I remember the inside:
A little red; a bit of grey.
Rows of leather seats and carpeted floors.
But it was when the journey began,
And I sat down,
My feet dangling over the edge,
Just like my anticipation -
They told me we'll be under the sea.
But I felt us moving;
The slow hum I heard eased me.
My eyes flickered to the window,
My parents' voices faded,
As I watched my reflection.
Then I noticed her. In the window.
I recognized her,
From where we had left.
It was while I was on my feet,
Hand clasped in my mother's,
But eyes fixed on her.
The girl sat waiting, sketchbook in her lap,
Pencil in her hand with her legs crossed.
It was crowded and clamorous,
Yet she paid no attention,
Her gaze set on her art,
Her movements steady.
The girl's raven hair was tied
And I think she wore something blue.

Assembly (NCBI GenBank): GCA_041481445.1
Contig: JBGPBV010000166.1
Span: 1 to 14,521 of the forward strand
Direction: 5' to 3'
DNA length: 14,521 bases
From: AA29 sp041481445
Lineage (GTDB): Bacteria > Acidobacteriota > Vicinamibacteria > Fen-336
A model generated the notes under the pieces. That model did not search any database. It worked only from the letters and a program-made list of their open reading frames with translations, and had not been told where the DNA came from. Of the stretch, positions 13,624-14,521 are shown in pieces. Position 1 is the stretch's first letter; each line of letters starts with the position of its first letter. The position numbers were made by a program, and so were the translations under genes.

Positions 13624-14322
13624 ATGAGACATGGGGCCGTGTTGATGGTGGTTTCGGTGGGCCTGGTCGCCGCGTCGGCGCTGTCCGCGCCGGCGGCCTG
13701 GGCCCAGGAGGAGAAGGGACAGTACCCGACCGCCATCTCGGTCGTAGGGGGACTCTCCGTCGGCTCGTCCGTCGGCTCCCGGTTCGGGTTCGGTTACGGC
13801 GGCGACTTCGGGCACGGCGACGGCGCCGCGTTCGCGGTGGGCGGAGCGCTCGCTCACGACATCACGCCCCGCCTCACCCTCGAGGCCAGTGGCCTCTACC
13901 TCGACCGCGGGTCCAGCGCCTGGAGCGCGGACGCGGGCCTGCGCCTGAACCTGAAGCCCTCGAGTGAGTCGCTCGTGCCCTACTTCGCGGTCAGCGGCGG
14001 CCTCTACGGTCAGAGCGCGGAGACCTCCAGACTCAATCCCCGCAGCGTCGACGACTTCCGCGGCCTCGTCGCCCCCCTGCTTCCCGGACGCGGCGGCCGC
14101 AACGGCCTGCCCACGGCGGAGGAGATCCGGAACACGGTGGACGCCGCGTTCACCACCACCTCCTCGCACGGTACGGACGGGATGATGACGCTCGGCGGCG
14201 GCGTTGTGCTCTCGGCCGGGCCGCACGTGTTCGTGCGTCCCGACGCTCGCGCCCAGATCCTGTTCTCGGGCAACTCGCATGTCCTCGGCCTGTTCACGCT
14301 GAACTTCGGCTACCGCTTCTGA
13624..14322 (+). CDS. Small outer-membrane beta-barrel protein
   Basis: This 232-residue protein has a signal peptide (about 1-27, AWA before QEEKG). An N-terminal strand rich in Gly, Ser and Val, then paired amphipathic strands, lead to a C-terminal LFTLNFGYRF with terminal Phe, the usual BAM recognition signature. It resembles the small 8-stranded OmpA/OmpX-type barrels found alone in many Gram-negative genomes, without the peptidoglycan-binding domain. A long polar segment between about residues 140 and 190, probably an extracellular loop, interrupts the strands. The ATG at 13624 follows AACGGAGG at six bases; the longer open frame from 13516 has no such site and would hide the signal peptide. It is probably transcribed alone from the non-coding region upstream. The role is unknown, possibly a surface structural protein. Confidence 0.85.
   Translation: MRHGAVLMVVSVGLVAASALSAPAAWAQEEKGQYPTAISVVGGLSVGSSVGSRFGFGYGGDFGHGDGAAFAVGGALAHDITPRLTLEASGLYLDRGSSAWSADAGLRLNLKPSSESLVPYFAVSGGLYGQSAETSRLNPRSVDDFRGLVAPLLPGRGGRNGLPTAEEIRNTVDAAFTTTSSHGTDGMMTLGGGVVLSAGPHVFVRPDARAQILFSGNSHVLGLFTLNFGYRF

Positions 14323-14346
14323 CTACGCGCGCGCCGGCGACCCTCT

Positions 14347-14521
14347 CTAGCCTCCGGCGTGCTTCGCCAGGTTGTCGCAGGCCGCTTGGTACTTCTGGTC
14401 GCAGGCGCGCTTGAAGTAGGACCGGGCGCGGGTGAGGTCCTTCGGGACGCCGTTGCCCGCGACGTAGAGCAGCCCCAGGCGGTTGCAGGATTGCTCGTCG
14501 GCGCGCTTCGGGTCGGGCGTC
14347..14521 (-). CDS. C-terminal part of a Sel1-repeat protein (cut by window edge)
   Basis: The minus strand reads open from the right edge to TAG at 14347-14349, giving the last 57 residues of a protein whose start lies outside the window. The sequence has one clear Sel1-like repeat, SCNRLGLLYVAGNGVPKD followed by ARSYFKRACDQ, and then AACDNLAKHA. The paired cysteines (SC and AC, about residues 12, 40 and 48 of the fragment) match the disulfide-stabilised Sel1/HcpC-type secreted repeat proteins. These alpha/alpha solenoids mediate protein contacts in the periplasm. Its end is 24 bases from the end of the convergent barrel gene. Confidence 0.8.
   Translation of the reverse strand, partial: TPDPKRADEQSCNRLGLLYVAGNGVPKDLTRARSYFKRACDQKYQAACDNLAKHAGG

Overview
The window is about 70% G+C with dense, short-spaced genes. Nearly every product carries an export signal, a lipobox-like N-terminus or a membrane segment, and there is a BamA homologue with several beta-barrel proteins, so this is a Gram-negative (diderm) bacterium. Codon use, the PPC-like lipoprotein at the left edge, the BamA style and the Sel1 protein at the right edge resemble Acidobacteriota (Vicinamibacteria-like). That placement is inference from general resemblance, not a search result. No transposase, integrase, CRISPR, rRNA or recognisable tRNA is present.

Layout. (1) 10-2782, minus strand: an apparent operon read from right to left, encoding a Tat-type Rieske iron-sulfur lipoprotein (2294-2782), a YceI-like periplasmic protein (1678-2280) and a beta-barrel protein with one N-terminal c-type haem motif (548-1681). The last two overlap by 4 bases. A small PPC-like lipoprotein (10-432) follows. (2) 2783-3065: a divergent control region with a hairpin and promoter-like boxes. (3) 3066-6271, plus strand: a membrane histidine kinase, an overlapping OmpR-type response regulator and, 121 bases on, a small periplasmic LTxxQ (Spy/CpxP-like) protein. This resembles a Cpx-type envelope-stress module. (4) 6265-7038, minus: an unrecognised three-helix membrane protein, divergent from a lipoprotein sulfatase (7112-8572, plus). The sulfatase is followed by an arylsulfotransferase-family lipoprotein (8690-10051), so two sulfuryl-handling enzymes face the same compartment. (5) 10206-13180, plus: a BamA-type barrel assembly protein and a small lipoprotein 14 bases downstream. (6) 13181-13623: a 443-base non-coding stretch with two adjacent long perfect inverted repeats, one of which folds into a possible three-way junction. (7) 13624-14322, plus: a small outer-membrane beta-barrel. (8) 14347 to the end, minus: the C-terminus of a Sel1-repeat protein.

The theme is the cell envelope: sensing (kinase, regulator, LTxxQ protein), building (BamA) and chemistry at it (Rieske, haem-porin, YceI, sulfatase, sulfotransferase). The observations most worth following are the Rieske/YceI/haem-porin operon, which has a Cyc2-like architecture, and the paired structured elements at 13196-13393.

We went in together.
We sat on the left,
She sat on the right,
And her pencil left dark marks on snow-like paper,
As her hands moved fast, then slow.
I couldn't help but watch.
I strained to look away,
But the window only showed…
Darker than her hair. And her pencil.
We were underwater, but I didn't care.
I was more intrigued by the girl
Who sat so close, but was so far away.
Practically living in a different world.
I was helpless, shy, way too curious.
I wondered what she was thinking. And drawing.
It was pure, innocent, fascination.
Then the train stopped.
Because we had arrived.
She was gone.
I was bored.